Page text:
Armando Mastracci  53:38

Well, that seems to be one of the recovery. And yeah, that seems to be a there’s a consensus that there’s there’s real value in maintaining and tracking your HRV. So we certainly see that I think, what would be really interesting, you know, we’re big fans of actually analyzing heart rate data. We don’t do that today as part of our plan. But there are markers and there’s information you can gather from playing heart rate data, you as you’re well aware, right, you can see what’s happening to an athlete, in terms of their fatigue in terms of ability to perform right from their heartbeat. Some of that is historically obtained from their power data. So you can look back and the power data saying, well, based upon all these hard rides you’ve been doing, we expect you to be pretty slow and pretty fatigued at this point, right? So you can look back at the power data, you can look back at their heart rate data and their current heart rate data, you can look at their historical HRV data. I think when you combine all those together, you can get a really good picture in terms of what the athlete and where they’re going to be at a given point in time to say, Okay, so, you know, today’s Thursday, but, you know, next Thursday, after all this training, because we have a really clear idea of how these all these into all the power you do interacts with these other systems, that now we can identify that that’s going to be a rest day for you, and we know it’s going to be a rest day and that’s and that’s how we’re going to manage the training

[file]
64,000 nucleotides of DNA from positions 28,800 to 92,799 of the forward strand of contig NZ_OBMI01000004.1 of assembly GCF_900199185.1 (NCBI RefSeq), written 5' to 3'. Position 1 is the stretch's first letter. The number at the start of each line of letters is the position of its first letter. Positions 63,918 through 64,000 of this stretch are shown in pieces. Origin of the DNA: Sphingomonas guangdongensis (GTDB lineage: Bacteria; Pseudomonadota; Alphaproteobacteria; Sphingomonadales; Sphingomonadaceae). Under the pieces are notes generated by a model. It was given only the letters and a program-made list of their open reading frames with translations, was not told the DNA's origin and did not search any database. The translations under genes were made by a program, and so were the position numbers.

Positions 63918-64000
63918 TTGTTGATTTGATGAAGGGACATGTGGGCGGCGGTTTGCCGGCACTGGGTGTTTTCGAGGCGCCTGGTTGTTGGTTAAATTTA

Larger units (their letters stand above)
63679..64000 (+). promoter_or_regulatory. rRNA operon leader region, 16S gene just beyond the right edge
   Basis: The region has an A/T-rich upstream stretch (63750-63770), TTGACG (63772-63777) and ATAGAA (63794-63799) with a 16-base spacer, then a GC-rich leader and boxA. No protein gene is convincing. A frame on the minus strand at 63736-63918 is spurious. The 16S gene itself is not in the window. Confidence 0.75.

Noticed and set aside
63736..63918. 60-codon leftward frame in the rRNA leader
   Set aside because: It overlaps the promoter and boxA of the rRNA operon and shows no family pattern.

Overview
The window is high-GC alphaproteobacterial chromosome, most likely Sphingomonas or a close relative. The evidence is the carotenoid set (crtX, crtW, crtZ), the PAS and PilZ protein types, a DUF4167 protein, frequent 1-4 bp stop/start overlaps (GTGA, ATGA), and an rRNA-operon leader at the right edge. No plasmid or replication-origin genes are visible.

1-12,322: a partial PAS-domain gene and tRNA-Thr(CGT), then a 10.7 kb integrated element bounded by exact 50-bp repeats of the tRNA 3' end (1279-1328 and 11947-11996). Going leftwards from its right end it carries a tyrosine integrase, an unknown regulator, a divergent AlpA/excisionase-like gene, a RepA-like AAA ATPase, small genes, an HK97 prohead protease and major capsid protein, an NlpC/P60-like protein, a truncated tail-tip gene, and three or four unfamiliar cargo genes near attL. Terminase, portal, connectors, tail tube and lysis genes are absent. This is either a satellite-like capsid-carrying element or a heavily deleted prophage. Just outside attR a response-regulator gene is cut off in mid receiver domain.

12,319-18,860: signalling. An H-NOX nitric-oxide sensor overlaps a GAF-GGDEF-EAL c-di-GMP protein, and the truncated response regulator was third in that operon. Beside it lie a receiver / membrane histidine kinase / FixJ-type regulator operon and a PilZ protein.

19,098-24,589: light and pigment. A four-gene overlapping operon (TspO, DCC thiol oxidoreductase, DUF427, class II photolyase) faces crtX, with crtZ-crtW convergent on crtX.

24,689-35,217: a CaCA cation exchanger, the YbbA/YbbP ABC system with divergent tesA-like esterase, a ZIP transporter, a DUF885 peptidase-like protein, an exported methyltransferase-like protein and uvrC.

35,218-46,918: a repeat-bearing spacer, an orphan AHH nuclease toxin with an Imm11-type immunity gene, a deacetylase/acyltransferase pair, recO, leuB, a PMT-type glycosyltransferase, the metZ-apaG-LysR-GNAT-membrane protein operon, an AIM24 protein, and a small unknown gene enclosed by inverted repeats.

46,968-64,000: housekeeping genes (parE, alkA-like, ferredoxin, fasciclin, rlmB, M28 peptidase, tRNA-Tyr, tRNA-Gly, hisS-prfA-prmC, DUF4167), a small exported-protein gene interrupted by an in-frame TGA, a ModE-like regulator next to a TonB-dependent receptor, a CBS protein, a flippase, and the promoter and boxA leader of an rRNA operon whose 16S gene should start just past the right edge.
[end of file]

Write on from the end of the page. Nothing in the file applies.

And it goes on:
Trevor Connor  54:59

Unfortunatley we ran out of time with Dr. Gaston though we will give him the final say in a minute. In the meantime, let’s get back to Chris and I in the potential dangers of only focusing on training.


Chris Case  55:10

I found that as I’ve gotten a bit older, I’ve gotten a little bit wiser about recovery and I’m kind of one of those lazy cyclists, like, I know that I do well, when I get enough recovery and it’s only become more apparent as I’ve gotten older, when I take the time to sort of rest as hard as I train, if you’re, you’re training intensely, you need to rest just as intensely. It feels good to you know, it’s it’s not fun when you’re in the hole. But when you’re sprightly when you have energy all the time when you when you should have energy. And when you’re overloading yourself and you’re down. That’s also a big piece of the puzzle. But, man, it feels good when you’re when you’re well recovered, because then your training can go better, too.


Trevor Connor  56:01